|Senators seek probe of flood insurance
FURGURSON III, Staff Writer
Maryland's two U.S. senators have asked federal officials for
further help with flood insurance problems stemming from last year's
Tropical Storm Isabel.
In Oct. 14 letters to Attorney General John Ashcroft and
Department of Homeland Security Secretary Tom Ridge, the senators
called for an investigation of insurers' settlement practices and
the restoration of an independent audit of claims.
Sens. Barbara A. Mikulski and Paul S. Sarbanes
asked Mr. Ashcroft to begin looking at charges by a Talbot County
man that insurers' handling of claims exploited many Isabel victims
and amounted to fraud.
The senators urged
Mr. Ridge to reverse a National Flood Insurance Program decision to
halt a promised independent review of flood claims.
The program, run by the Federal Emergency
Management Agency within the Department of Homeland Security, has
shown reluctance to meet with victims whose settlements are still in
question, according to the senators.
Neither senator had received a response as of
"I am concerned that FEMA has
decided not to move forward with an independent review of
outstanding cases," Ms. Mikulski said yesterday. "An independent
review is critical to ensure that victims of Hurricane Isabel
receive fair and equal treatment."
furor that erupted after many victims of the September 2003 storm
learned that their flood insurance wouldn't cover the cost of
repairing their homes, the Flood Insurance Program was instructed to
take a second look at Isabel claims.
the 880 Marylanders who asked for that second look, more than half
got more money. The review was abandoned because of a class-action
lawsuit filed last summer by Isabel victims, according to a letter
summarizing a Sept. 14 meeting between the senators and FEMA Federal
Insurance Administrator David Maurstad.
Meanwhile, more than 160 Maryland
including 38 in Anne Arundel County, are still living in federally
issued mobile homes, facing a second winter of frozen pipes and
plumbing while their homes await renovations or rebuilding.
Eileen Thaden and some of her neighbors in the
Cedarhurst neighborhood in south county are among them.
Last month she asked Ms. Mikulski to find out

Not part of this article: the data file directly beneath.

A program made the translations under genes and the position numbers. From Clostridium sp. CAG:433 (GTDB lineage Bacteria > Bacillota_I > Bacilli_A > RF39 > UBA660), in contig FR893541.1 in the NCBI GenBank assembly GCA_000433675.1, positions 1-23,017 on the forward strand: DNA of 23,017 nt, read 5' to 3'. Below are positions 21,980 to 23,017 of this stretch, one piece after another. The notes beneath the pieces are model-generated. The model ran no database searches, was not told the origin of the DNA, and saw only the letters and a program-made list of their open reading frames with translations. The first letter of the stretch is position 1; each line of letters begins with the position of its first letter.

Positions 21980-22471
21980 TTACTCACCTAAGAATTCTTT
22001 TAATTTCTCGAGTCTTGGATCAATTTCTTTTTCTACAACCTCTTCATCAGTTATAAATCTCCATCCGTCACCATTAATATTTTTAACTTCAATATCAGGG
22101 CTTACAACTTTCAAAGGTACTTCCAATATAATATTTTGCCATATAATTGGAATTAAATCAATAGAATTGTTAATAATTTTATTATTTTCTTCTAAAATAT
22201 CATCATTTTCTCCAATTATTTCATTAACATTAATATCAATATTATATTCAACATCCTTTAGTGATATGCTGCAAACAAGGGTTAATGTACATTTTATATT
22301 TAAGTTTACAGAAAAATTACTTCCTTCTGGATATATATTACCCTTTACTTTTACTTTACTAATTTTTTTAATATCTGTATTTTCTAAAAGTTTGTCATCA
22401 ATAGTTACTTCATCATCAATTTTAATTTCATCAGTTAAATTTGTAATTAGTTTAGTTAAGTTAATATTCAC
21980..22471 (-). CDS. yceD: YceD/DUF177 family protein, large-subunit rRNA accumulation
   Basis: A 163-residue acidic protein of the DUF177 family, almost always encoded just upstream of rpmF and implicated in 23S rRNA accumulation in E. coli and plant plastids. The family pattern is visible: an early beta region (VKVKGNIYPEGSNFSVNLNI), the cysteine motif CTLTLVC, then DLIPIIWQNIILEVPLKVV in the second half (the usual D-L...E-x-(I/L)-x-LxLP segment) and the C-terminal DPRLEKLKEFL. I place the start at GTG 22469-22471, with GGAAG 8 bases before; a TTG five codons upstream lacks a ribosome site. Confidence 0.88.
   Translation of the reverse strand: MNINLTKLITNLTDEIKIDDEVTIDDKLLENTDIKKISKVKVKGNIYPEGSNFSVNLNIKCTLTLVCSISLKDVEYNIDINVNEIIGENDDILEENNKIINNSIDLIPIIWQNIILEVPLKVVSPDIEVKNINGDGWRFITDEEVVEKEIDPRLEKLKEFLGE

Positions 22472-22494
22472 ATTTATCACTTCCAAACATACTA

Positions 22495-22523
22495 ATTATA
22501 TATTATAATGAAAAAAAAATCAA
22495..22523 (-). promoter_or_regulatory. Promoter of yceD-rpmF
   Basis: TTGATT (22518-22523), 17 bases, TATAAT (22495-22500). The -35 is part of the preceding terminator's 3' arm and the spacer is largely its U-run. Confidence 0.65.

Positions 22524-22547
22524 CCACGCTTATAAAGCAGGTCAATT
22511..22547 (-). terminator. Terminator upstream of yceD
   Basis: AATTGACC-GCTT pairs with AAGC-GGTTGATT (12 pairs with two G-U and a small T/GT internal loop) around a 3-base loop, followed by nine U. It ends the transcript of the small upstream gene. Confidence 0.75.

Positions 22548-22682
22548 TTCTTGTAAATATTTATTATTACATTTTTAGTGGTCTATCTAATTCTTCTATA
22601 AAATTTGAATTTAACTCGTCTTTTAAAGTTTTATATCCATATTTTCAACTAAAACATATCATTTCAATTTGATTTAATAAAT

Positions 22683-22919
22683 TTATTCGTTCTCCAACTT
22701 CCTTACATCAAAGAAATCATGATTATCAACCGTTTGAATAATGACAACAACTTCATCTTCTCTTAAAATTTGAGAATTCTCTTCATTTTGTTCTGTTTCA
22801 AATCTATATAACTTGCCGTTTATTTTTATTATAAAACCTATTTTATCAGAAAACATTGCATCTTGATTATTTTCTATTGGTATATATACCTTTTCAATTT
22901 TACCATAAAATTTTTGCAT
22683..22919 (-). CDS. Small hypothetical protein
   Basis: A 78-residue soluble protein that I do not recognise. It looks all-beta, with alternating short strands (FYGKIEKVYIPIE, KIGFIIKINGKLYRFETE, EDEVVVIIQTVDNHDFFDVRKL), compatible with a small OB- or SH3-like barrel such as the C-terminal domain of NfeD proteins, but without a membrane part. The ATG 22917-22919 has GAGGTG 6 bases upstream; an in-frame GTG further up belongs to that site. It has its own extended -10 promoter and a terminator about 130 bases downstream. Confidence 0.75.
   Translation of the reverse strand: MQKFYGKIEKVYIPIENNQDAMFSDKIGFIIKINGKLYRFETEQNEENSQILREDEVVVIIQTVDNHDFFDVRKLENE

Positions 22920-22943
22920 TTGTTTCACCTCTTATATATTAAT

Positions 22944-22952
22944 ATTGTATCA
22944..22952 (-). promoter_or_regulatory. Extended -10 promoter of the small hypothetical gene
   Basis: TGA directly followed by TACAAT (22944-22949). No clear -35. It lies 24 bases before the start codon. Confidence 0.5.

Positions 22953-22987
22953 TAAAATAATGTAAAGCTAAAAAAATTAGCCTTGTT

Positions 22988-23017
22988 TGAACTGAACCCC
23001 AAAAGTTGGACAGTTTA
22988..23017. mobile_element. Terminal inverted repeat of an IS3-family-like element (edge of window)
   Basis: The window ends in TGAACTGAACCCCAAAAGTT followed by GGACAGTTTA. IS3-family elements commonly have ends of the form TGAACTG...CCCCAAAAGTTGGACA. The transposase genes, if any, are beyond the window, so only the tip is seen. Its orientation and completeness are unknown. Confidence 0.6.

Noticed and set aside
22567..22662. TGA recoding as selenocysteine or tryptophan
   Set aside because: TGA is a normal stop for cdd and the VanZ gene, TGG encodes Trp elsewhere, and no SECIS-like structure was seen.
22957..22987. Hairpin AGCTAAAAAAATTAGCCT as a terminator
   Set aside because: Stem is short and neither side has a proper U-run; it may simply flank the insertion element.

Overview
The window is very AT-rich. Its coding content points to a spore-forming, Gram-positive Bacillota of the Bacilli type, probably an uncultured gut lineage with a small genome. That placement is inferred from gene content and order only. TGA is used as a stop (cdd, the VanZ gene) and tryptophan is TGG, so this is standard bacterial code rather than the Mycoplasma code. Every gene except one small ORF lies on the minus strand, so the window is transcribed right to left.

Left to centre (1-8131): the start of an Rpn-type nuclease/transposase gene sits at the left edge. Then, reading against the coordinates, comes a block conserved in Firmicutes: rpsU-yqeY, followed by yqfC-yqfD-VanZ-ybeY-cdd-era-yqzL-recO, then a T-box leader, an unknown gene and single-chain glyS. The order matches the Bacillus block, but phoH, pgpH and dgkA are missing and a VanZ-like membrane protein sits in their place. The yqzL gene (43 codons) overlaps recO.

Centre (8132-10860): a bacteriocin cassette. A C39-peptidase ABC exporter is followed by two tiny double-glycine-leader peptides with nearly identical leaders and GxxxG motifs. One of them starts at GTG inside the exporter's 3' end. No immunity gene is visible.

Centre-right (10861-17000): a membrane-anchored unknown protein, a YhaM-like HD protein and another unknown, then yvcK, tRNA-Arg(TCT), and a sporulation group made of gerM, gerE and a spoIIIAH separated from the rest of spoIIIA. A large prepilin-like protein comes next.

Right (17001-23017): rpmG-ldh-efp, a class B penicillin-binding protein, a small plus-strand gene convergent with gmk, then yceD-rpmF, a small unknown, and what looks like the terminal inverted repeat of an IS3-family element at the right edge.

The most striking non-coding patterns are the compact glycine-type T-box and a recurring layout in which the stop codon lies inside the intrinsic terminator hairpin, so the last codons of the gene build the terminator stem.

why her flood insurance case had been closed, still at least
$100,000 short of what she says it will take to make her house whole
"NFIP sent me a letter saying my
case was closed. I had 30 days to appeal it and did so," she
About 10 days ago she got another
letter repeating that the case was closed, despite assurances by Mr.
Maurstad in a Sept. 14 meeting with the senators that he would have
personnel available to meet with victims who still have disputed
"We laid out 15 specific points
still at issue, and they did not address any of them." Mrs. Thaden
In a report prepared for Baltimore
County Executive Jim Smith, flood victim advocate Steve Kanstoroom
of Talbot County found that claims adjusters were using computer
programs that were outdated or based on new construction estimates
that are far cheaper than actual remodeling and restoration
He also found that claim reviews
were being "conducted by the same adjusters and adjusting firms that
originally mishandled the claims."
said in a phone interview that FEMA is "beating the drum that there
are no victims left, just a few malcontents.
"These families are not malcontents. They are
desperate. They are trying to stand up and be counted," he
Mr. Kanstoroom and Mrs. Thaden met
last week with Department of Planning Secretary Audrey Scott to urge
that Gov. Robert L. Ehrlich also write to federal officials and ask
the state to re-contact Isabel victims to see how they're
"The governor has more power in
his little finger than all these (victims) put together," Mr.
Kanstoroom said. "If he could just write that letter it would help
Contacting victims again
is necessary, they said, to get a clear picture of how many families
have yet to recover.
Besides the 160
families still in trailers, said Mrs. Thaden, "there are others
still staying with friends or relatives, some living in damaged
homes. There are a lot of displaced families here, now, a year
to The Capital
Published October 21, 2004, The Capital, Annapolis,
Copyright © 2004 The Capital, Annapolis,